RAS activation induces synthetic lethality of MEK inhibition with mitochondrial oxidative metabolism in acute myeloid leukemia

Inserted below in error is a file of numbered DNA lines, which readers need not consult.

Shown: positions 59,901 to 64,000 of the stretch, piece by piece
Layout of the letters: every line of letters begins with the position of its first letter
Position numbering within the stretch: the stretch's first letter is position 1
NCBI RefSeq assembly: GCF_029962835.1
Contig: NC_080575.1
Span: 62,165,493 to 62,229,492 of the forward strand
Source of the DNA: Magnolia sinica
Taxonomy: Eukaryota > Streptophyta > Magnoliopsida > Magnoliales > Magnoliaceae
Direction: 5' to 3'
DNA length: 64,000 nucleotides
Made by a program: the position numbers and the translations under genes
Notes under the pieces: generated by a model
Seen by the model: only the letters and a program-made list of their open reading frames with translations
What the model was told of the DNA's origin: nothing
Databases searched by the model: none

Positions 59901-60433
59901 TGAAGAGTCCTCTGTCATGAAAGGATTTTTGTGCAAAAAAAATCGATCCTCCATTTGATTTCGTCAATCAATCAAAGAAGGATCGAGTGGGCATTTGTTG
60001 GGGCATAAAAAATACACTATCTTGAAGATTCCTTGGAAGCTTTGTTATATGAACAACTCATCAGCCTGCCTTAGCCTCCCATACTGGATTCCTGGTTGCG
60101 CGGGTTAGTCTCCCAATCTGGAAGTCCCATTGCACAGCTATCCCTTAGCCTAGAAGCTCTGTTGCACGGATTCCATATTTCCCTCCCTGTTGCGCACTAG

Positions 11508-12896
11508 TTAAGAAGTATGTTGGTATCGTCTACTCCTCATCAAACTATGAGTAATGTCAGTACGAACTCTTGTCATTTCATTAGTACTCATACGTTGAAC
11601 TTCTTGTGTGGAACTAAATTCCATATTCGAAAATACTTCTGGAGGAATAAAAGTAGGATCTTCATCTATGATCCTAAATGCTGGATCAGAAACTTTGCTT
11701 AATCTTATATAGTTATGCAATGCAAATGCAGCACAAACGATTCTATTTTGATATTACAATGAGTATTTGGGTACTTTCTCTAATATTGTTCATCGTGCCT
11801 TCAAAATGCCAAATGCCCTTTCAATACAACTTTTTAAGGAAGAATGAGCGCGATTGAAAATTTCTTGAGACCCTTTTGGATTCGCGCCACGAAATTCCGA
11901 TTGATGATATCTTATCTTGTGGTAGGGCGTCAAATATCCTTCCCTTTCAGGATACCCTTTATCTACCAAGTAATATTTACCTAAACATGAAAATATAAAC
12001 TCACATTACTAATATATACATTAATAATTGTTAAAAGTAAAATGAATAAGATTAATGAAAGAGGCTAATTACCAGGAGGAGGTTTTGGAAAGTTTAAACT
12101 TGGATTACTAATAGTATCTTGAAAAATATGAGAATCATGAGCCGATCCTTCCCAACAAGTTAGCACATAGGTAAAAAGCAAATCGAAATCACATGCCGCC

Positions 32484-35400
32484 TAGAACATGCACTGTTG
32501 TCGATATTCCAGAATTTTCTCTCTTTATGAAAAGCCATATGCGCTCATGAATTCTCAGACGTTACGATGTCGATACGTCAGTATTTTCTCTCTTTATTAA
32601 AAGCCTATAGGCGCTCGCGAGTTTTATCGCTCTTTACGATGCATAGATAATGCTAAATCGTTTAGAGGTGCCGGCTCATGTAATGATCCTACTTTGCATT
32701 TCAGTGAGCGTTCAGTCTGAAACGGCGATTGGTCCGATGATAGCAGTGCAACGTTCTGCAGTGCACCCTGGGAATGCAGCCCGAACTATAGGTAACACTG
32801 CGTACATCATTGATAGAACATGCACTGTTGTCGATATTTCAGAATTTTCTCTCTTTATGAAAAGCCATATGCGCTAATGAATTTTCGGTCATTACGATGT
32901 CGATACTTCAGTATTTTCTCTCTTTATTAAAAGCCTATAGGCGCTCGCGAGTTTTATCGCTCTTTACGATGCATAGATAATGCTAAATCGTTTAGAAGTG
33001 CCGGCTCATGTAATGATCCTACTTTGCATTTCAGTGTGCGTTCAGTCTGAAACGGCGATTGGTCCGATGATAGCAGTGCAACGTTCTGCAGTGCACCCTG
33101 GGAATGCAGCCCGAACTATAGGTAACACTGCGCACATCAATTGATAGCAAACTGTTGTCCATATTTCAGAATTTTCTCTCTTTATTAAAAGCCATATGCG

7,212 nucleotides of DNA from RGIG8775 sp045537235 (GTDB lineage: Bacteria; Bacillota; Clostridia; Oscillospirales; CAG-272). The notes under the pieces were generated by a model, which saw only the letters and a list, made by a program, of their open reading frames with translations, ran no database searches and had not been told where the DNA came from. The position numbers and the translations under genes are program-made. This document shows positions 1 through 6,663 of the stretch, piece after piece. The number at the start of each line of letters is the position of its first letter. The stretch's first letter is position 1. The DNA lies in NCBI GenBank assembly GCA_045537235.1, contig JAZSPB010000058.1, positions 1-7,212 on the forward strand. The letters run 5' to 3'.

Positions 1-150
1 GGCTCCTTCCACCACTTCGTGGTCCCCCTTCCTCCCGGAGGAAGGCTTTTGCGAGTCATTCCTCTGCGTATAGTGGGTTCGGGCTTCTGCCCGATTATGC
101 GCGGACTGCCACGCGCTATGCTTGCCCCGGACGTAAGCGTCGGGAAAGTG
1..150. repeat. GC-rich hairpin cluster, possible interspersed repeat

AbstractDespite recent advances in acute myeloid leukemia (AML) molecular characterization and targeted therapies, a majority of AML cases still lack therapeutically actionable targets. In 127 AML cases with unmet therapeutic needs, as defined by the exclusion of ELN favorable cases and of FLT3-ITD mutations, we identified 51 (40%) cases with alterations in RAS pathway genes (RAS+, mostly NF1, NRAS, KRAS, and PTPN11 genes). In 79 homogeneously treated AML patients from this cohort, RAS+ status were associated with higher white blood cell count, higher LDH, and reduced survival. In AML models of oncogenic addiction to RAS-MEK signaling, the MEK inhibitor trametinib demonstrated antileukemic activity in vitro and in vivo. However, the efficacy of trametinib was heterogeneous in ex vivo cultures of primary RAS+ AML patient specimens. From repurposing drug screens in RAS-activated AML cells, we identified pyrvinium pamoate, an anti-helminthic agent efficiently inhibiting the growth of RAS+ primary AML cells ex vivo, preferentially in trametinib-resistant PTPN11- or KRAS-mutated samples. Metabolic and genetic complementarity between trametinib and pyrvinium pamoate translated into anti-AML synergy in vitro. Moreover, this combination inhibited the propagation of RA+ AML cells in vivo in mice, indicating a potential for future clinical development of this strategy in AML.